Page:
Grand Rapids: Husband and wife married 76 years die 3 days apart

GRAND RAPIDS, Mich. (AP) -- A West Michigan couple whose children say they were inseparable in life were nearly so in death, dying three days apart this past week.

Richard Bromley died last Sunday and Mabel Bromley on Wednesday. Both were 98. They had been married for 76 years.

"They held on for each other," their daughter, Lynne Reimann, told The Grand Rapids Press. "I think she waited for him to go."

The couple lived in several locations around Grand Rapids but spent most of the past 40 years in Kentwood. Both died at Sunrise Assisted Living Center in Cascade Township, where they had lived for the past year.

When the two were born, women weren't yet permitted to vote and the Titanic had sunk just a year before.

Growing up in the era of the Depression, Richard Bromley graduated from Grand Rapids Central High School in 1931. Mabel Schroeder graduated from Grandville High the same year. He was the youngest of three kids from a Rockford-area family. She came from a family with nine children in Grandville.

The two met through mutual friends and were married in 1934 on the way to the World's Fair in Chicago. They stopped in Michigan City, Ind., where they were wed by a justice of the peace.

That was the start of a life spent side by side.

"Wherever one went, the other followed," said Reimann, 58, of Alto, one of the Bromleys' seven children. The couple also had 22 grandchildren, 23 great-grandchildren and four great-great grandchildren.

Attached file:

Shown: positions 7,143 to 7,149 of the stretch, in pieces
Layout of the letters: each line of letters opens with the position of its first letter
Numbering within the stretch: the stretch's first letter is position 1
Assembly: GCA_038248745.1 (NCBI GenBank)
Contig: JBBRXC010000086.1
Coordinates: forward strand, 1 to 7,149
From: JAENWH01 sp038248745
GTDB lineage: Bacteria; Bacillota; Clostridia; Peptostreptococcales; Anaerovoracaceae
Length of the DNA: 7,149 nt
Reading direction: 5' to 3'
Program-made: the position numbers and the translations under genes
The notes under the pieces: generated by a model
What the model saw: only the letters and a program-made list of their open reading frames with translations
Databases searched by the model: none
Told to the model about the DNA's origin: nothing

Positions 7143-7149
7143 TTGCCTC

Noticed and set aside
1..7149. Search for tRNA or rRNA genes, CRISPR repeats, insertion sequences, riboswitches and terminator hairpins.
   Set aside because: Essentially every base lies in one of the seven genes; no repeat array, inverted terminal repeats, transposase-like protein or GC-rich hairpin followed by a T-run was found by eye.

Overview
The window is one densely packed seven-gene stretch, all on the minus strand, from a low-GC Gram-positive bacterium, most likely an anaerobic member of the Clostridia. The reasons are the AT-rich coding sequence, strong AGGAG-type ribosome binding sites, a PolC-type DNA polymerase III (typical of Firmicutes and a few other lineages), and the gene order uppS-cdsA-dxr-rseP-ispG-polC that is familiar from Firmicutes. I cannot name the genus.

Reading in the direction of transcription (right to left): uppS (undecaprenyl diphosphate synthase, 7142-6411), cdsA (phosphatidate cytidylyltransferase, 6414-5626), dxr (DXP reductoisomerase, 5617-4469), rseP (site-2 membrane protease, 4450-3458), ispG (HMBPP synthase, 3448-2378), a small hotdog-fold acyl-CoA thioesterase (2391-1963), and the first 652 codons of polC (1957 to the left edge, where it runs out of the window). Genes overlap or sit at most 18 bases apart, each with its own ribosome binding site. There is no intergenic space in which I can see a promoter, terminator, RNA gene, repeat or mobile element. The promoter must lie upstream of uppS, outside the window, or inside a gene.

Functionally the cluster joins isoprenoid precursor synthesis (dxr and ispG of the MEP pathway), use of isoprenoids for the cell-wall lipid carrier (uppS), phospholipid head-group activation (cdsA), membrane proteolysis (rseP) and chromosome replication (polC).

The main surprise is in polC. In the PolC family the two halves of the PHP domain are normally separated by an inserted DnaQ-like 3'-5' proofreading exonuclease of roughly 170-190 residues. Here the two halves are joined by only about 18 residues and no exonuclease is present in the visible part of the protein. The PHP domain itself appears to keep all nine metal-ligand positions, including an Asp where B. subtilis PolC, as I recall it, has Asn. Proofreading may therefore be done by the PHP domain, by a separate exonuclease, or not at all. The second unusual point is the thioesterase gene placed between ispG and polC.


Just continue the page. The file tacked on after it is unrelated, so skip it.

"It wasn't all bliss," said another daughter, Carol Beia, 53, of Ada. "They learned how to argue and move on."

Richard worked for Consumers Energy most of his life, starting in 1936 and retiring in 1976 as steam-heating plant superintendent. Mabel was a stay-at-home mother.

"They were very resilient people," said Raymond Bromley, 66, of Holland, who also worked at Consumers. "They had a kind of pioneering spirit. There was no quit in them."

For their first home, in the 1940s, Richard dug the septic system out by hand and installed the electrical and plumbing systems himself. The Bromleys moved to Monroe around 1950 for about 10 years before returning to western Michigan. They lived in Wyoming for a period before settling into the Kentwood home in 1965.

"They never sat still," Reimann said.

Even after retirement, they kept busy gardening, repairing whatever needed fixing, golfing or traveling. The two traveled between Florida and Michigan until they were in their mid-90s. They took up horseback riding in their 50s and became members of a local club.

Richard, who quit smoking cold turkey in his 50s, had quadruple-bypass heart surgery in his 80s, and Mabel had work done on her liver and knee, but otherwise "they really weren't sick much," Reimann said.

Steve Baron, funeral director at Metcalf & Jonkhoff funeral home, said in 38 years, he has only seen three other couples die so closely together.

"It's sad, but what a wonderful thing after 76 years of marriage -- to not leave your other behind very long," he said.

Family members were gathering Saturday to celebrate the Bromleys' life together.

Published: Tue, May 24, 2011


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